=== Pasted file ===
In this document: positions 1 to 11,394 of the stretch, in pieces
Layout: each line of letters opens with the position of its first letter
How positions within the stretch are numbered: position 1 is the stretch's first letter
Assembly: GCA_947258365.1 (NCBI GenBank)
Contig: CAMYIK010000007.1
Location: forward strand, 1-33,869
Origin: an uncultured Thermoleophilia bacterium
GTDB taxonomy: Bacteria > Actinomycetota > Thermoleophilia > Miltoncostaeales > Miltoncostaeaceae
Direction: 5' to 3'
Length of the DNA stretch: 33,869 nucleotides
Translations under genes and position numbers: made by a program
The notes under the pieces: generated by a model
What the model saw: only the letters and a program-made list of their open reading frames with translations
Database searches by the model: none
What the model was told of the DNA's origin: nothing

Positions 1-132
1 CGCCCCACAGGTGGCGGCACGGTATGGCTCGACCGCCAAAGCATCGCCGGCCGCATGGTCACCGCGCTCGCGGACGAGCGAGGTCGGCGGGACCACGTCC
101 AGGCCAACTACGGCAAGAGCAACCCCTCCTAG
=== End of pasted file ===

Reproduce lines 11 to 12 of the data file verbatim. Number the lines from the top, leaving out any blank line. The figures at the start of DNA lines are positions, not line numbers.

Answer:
Translations under genes and position numbers: made by a program
The notes under the pieces: generated by a model